Recreational water quality - is it safe to swim?
Kāpiti has many places that are popular for swimming and other activities. Keeping yourself up to date on our recreational water quality is important. This page covers:
We work with Greater Wellington Regional Council to regularly monitor our swimming sites. Kāpiti’s water cleanliness is generally safe for swimming and other water-based recreational activities.
Water quality results are updated twice daily on Greater Wellington’s interactive map – this is the best way to check if the water quality at your favourite spot is safe for swimming. You can find out more about water quality monitoring from Greater Wellington’s Water quality and monitoring FAQs.
- check Greater Wellington’s interactive map for water quality at different sites before you head out
- be aware of any increased risk, particularly for the very young, very old, and other vulnerable groups
- in summer there’s less waterflow and rain to flush rivers, so the risk of poor water quality (and so getting sick) increases
- wait 48 hours after rain before swimming; heavy rain flushes contaminants from urban and rural land into our waterways, making water quality unsafe for swimming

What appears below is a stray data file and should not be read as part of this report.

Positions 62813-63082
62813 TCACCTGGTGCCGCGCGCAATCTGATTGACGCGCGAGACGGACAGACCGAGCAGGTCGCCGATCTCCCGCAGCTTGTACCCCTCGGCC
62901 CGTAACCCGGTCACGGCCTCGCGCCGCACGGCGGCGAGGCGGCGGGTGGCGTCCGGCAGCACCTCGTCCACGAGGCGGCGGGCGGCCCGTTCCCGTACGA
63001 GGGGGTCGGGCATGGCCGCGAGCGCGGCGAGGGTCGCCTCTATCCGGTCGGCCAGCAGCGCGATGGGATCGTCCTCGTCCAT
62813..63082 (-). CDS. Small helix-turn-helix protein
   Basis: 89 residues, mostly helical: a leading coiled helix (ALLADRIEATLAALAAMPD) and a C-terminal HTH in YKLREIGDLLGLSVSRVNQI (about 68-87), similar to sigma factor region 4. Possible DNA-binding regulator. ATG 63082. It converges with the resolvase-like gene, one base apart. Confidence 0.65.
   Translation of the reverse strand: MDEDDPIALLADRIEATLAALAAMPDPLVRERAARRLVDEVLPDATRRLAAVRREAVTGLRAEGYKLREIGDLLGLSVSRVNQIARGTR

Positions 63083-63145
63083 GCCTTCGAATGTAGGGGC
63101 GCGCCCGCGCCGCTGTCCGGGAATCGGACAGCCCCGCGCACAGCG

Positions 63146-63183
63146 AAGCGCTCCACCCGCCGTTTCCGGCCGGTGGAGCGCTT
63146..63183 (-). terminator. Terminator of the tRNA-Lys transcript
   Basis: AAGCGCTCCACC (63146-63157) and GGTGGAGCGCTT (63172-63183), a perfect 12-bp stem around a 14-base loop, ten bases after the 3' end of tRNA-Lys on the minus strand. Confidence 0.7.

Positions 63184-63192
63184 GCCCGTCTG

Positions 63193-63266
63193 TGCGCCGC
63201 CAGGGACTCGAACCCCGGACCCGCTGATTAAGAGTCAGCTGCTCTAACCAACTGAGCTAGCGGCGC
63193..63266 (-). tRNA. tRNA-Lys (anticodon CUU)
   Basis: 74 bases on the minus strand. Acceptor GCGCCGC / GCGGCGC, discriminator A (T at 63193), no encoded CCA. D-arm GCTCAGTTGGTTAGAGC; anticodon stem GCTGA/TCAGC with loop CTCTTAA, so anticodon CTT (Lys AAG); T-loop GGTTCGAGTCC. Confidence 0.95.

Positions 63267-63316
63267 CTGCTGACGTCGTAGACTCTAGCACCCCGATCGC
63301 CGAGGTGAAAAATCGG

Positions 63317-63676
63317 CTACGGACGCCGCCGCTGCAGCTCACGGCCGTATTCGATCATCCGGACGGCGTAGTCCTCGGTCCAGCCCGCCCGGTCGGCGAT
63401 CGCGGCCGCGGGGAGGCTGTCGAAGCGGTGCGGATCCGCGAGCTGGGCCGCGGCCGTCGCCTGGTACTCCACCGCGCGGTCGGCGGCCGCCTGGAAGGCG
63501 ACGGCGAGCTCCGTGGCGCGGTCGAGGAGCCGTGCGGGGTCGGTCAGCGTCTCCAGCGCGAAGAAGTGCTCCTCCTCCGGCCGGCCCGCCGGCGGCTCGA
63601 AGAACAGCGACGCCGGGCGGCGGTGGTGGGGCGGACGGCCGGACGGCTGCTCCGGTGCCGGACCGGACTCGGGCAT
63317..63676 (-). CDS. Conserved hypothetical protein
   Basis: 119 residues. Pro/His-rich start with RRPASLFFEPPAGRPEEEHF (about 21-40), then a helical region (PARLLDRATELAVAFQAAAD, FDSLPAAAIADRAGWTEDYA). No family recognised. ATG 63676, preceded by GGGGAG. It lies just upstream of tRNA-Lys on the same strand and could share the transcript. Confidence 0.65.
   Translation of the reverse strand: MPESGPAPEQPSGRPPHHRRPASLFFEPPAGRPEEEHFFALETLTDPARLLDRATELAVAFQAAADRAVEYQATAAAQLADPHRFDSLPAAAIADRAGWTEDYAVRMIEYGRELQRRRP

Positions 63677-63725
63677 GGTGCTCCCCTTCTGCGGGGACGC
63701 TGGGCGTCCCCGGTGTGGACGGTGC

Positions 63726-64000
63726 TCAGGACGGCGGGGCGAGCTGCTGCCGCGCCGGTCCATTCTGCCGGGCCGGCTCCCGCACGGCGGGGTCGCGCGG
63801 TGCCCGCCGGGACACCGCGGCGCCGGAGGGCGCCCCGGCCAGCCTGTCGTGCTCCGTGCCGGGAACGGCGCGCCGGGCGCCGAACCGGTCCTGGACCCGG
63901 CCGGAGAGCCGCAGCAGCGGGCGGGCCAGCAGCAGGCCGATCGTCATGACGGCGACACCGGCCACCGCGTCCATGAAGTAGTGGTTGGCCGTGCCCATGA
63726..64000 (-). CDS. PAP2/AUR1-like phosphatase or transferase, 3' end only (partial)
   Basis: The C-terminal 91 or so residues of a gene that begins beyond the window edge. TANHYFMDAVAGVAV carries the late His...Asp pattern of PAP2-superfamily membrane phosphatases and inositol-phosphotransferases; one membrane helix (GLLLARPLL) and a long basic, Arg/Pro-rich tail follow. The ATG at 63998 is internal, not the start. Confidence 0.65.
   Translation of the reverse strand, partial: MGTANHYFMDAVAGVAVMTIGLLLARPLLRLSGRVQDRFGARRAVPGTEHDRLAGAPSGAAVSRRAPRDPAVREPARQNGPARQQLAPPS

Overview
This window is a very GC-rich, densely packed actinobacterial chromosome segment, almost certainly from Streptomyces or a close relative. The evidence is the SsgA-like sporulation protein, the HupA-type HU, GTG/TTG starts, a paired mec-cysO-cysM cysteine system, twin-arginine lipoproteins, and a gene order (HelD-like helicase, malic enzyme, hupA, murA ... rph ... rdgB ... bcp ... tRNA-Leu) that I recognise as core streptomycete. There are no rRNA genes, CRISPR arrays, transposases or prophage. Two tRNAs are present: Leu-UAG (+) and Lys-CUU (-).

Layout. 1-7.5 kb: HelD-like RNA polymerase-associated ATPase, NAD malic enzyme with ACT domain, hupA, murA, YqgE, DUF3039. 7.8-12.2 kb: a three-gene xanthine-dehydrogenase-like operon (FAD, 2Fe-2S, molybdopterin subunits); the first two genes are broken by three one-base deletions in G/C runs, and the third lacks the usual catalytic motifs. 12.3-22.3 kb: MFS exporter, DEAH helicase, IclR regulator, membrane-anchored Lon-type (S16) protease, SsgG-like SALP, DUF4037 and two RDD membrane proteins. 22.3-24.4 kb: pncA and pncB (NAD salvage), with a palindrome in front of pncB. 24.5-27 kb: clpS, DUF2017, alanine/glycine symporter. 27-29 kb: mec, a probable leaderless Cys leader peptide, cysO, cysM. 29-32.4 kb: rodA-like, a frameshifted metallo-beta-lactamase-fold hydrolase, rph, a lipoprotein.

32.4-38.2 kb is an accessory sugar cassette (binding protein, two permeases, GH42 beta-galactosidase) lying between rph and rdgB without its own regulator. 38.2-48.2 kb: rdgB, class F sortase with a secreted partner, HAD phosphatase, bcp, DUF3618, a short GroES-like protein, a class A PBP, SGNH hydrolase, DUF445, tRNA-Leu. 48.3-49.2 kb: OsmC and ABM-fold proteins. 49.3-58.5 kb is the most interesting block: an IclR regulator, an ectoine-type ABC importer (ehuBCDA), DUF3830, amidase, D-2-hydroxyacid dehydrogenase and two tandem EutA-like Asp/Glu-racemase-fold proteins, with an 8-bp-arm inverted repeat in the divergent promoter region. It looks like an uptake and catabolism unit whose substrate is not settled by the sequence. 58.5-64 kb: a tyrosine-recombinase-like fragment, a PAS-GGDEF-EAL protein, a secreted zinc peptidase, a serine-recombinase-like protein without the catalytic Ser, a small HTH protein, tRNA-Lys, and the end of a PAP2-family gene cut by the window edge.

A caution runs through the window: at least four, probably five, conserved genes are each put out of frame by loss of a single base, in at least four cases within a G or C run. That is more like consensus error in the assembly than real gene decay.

- if you choose to go against this advice and swim after rain, avoid putting your head under, and supervise toddlers to make sure they don’t swallow water
- avoid swimming in streams; we don’t recommend swimming in streams or where streams and rivers come out at the beach, especially during hot summer months
- signs will only go up if tests show water quality has reached ‘red/action’ level, when water poses an unacceptable health risk from swimming.
For more information, and where and what we monitor for, see Greater Wellington’s Water quality and monitoring FAQs.
It’s normal to expect some degree of blue green algae in the Waikanae River (from SH1 to the river mouth) and in the Ōtaki River during warmer months and sometimes even during mild winters.
- There’s always a risk of harm to your dog if you let it swim or scavenge in the lower reaches of our rivers and streams, because algal blooms and dislodged algal mats can occur along the river at any time.
- If toxic algae reaches harmful levels for humans in any of our monitored recreational water sites, we’ll release public notifications to let everyone know.
For more information on toxic algae, see Greater Wellington’s Toxic algae FAQs.